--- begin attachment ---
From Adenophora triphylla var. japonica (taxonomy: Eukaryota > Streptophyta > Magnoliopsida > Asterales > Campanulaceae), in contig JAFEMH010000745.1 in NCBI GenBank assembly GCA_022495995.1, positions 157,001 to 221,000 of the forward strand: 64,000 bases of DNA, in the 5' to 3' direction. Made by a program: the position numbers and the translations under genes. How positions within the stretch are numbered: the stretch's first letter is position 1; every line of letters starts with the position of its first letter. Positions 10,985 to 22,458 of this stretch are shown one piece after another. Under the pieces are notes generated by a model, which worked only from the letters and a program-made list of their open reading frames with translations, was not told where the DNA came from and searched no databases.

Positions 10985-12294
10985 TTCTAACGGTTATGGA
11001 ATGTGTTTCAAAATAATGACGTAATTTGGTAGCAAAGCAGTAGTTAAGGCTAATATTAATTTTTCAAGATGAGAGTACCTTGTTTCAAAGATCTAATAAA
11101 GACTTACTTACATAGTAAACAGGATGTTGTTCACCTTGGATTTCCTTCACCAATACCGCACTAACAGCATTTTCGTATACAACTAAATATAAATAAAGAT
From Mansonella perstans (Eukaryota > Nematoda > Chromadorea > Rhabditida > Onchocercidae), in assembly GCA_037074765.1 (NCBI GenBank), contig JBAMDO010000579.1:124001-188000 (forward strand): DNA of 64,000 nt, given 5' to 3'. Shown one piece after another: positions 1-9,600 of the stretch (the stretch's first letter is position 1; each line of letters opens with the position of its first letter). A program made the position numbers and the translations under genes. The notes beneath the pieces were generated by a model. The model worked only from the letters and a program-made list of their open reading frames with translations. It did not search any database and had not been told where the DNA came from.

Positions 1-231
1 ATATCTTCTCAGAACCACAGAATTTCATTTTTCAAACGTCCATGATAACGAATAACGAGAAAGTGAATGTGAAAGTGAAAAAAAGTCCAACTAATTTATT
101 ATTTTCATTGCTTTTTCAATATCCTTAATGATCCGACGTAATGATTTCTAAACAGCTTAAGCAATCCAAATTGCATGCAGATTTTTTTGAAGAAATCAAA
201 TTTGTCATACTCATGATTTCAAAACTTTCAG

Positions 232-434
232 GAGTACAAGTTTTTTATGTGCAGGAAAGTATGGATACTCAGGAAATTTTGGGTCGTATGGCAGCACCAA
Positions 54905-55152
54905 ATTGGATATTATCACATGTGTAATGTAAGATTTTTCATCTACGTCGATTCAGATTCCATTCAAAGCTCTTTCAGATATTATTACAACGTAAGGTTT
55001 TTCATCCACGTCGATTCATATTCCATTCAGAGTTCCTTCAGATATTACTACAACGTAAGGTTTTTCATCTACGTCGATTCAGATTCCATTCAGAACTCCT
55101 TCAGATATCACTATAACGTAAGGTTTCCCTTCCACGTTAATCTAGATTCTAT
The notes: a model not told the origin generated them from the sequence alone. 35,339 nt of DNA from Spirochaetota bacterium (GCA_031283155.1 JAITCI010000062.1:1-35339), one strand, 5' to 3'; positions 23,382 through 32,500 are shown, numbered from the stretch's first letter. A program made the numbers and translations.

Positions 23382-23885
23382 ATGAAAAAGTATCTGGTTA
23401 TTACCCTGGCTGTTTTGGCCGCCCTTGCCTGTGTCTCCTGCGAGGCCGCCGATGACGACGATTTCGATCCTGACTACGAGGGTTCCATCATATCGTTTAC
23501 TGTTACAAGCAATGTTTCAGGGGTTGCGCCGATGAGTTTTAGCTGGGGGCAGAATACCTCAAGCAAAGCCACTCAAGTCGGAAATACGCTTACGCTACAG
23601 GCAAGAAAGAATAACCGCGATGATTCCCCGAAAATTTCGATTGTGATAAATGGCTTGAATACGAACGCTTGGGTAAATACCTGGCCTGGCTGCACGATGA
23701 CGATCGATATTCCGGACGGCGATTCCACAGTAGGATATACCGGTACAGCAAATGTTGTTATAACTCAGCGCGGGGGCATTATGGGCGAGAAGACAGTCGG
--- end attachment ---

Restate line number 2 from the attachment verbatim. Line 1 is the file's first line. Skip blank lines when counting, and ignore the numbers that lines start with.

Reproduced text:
Positions 10985-12294